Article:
Column Linda Luftikuss - Communication

Communication and Forms of Interaction

Linda Luftikuss
4 minutes

As you know, we flight attendants are primarily responsible for a safe flight. This is not only best achieved when we are well rested, but also when we communicate with each other as a crew.

It starts before the actual flight. About one hour before the planned departure we meet as a crew in a briefing room. While the cockpit determines the flight route on the computer, checks the weather and calculates how much we still have to refuel, the cabin sits closed at a table and prepares itself for the upcoming flight. We only start when the crew is complete. So that everyone is “in the loop”, as we say so beautifully.

During the briefing we look at the number of passengers and discuss the service concept. But we also repeat measures that we apply in emergencies or what to do in the event of medical incidents. Basically, the Purser (Purser / Purserette: Cabin management. Responsible for the smooth operation within the cabin and head of the flight attendants) who is subordinated to the captain, ensures that we are fit enough as flight attendants.

Theoretically – and this has already happened in the past – the Purser can send you back home if he or she feels that a flight attendant is not well prepared for the working day. Fortunately, this happens very rarely. Usually it is an exchange between colleagues: You bring important procedures back to mind and can also solve unresolved questions. Then the cockpit comes along and tells us about flight times and weather conditions. Sometimes you also discuss the one or two day-to-day matters. Talking helps to be prepared for many eventualities. There are also two unwritten laws: If you have briefed a topic, for example circulatory collapse, this medical will not occur. And if the captain says it could shake (so turbulences are possible), it won’t shake. If it has been said that it will be a quiet flight, then it is guaranteed to wiggle.

It is extremely important for our work that we talk to each other. This is also clarified in almost every briefing. Only if we all have the same level of knowledge can we act as a closed crew. This helps in emergencies and even with quarreling guests. Sometimes big decisions have to be made within a few seconds. For this, you need all the important information. If there is smoke in the cabin, it is of little use to the captain and the passengers if I call the cockpit and say “There is smoke here”. He can’t see the smoke and that’s why I have to describe what’s happening as precisely as possible. At best according to the KISS method: Keep it short and simple. Because he decides what happens next in consultation with us.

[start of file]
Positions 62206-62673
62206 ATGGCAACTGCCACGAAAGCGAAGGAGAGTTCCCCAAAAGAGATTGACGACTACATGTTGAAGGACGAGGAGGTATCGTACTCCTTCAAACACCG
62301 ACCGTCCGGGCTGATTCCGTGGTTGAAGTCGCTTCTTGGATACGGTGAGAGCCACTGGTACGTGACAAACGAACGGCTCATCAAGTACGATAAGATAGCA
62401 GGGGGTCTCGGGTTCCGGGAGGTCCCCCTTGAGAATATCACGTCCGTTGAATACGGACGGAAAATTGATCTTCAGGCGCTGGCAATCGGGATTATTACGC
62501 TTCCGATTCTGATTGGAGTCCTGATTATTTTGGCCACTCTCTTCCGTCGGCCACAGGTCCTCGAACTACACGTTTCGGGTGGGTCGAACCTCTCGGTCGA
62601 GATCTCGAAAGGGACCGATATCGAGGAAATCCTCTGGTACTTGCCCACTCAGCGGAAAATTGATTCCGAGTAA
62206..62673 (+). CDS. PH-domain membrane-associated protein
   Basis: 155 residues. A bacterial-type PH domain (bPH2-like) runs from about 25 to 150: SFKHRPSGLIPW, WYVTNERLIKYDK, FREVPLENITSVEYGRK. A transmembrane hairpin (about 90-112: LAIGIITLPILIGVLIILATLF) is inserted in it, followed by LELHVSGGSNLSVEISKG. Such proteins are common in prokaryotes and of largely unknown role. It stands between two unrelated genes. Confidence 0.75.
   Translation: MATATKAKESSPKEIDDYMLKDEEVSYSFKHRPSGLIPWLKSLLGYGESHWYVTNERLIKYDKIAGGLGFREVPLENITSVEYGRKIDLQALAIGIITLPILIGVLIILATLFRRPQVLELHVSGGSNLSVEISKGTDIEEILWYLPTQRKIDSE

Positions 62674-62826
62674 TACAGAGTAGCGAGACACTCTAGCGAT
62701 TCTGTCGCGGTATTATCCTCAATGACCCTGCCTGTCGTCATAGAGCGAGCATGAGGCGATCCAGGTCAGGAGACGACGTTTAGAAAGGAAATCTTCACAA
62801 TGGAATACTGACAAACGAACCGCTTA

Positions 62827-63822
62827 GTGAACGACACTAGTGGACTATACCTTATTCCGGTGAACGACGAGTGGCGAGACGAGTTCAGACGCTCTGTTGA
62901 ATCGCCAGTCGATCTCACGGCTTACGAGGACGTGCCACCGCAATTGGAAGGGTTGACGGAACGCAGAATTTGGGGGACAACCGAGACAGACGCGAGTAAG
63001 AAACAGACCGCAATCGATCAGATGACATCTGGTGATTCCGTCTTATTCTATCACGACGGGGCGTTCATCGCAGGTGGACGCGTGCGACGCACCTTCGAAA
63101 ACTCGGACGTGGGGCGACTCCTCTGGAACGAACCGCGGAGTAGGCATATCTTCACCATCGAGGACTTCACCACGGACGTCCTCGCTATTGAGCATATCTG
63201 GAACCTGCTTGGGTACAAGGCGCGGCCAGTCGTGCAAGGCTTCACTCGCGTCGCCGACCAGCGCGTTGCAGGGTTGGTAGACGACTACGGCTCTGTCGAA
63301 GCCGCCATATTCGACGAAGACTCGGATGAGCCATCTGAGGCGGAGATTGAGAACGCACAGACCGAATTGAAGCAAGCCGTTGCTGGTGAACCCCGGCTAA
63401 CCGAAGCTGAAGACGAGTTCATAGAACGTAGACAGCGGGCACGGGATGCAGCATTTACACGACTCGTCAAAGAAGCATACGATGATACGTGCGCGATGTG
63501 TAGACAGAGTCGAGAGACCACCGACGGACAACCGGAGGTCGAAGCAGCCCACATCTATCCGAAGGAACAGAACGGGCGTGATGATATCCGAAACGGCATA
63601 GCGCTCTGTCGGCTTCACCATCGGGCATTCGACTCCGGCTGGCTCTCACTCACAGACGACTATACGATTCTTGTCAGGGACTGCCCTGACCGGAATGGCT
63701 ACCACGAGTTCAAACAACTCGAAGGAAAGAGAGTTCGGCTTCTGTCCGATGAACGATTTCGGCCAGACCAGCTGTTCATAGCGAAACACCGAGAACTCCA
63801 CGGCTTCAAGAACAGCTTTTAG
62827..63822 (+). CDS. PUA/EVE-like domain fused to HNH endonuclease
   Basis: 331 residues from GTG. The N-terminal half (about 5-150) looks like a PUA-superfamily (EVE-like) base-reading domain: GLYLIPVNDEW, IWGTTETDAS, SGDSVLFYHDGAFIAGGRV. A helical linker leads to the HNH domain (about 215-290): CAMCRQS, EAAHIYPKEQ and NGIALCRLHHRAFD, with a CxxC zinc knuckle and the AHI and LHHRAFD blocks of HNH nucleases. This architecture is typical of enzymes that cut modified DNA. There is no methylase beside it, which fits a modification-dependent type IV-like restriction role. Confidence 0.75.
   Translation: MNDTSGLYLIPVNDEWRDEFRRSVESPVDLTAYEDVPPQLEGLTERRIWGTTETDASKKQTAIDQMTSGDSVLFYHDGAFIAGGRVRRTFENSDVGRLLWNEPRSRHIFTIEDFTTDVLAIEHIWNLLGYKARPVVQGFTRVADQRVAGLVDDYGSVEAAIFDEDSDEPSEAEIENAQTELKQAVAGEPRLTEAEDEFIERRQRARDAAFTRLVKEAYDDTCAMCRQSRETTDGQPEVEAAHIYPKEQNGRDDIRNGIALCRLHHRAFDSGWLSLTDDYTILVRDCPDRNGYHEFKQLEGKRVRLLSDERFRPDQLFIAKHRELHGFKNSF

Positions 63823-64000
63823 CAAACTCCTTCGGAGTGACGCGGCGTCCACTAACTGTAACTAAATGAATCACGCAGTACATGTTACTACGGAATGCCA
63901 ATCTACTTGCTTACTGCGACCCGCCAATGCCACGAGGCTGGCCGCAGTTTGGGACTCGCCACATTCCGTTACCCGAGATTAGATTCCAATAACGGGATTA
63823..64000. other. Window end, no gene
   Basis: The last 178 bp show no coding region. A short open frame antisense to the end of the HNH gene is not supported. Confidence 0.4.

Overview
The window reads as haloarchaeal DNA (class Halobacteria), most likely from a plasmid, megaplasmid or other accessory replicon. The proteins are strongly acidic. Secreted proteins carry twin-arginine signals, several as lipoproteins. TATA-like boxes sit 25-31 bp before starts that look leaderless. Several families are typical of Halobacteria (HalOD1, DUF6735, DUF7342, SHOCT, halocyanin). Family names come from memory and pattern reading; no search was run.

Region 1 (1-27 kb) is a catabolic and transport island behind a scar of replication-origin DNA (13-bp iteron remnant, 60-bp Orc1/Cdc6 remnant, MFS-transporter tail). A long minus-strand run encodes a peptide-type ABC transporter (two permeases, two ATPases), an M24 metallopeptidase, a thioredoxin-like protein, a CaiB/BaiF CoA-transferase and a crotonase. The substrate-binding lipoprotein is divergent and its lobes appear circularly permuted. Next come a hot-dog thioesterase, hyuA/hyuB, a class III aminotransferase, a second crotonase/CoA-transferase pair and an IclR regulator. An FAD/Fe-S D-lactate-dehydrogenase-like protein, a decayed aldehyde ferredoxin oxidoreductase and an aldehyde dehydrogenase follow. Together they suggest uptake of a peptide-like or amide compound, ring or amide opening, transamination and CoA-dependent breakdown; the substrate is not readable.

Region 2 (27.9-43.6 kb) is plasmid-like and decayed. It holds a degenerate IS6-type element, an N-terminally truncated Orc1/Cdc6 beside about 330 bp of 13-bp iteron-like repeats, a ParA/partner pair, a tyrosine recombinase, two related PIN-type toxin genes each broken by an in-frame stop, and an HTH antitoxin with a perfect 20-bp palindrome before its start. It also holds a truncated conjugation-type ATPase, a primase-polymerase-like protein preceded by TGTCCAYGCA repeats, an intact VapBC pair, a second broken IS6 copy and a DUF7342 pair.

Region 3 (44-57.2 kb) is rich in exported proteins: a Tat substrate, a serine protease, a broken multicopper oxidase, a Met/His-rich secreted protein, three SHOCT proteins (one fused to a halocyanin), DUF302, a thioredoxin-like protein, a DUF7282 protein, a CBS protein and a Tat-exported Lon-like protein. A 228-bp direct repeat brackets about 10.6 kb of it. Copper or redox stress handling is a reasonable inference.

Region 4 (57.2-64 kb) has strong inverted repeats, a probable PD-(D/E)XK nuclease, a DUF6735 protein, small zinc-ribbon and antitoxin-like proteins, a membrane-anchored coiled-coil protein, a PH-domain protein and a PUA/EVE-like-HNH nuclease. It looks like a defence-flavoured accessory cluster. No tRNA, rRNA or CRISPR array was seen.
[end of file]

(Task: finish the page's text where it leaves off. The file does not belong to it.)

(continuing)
Through the job I noticed how effective it is to move forward by making clear statements. I actually take that with me into my private life and benefit from it. The crew also wants us to give each other timely feedback. Just as we start the day with a briefing, we stop with a debriefing. At the end the Purser asks us: “Do you have anything else?” This means that we have to say something about the day. At this point everything can be said, but it should not become too personal. Of course, there is also a clinch between colleagues. But then there is the chance to clarify it either directly between two flights or at the end of the day. Those who then do not seize the opportunity to say something, are actually to blame themselves. Only speaking people can be helped.

In that sense: Talk more to each other instead of dragging questions and irritations around with you unnecessarily. Feel free to talk to us and ask questions on all sorts of topics.

In the next episode we start the second round of questions. You missed the first one? Then have a look here.

Always happy landings, 
Yours, Linda Luftikuss

by Linda Luftikuss

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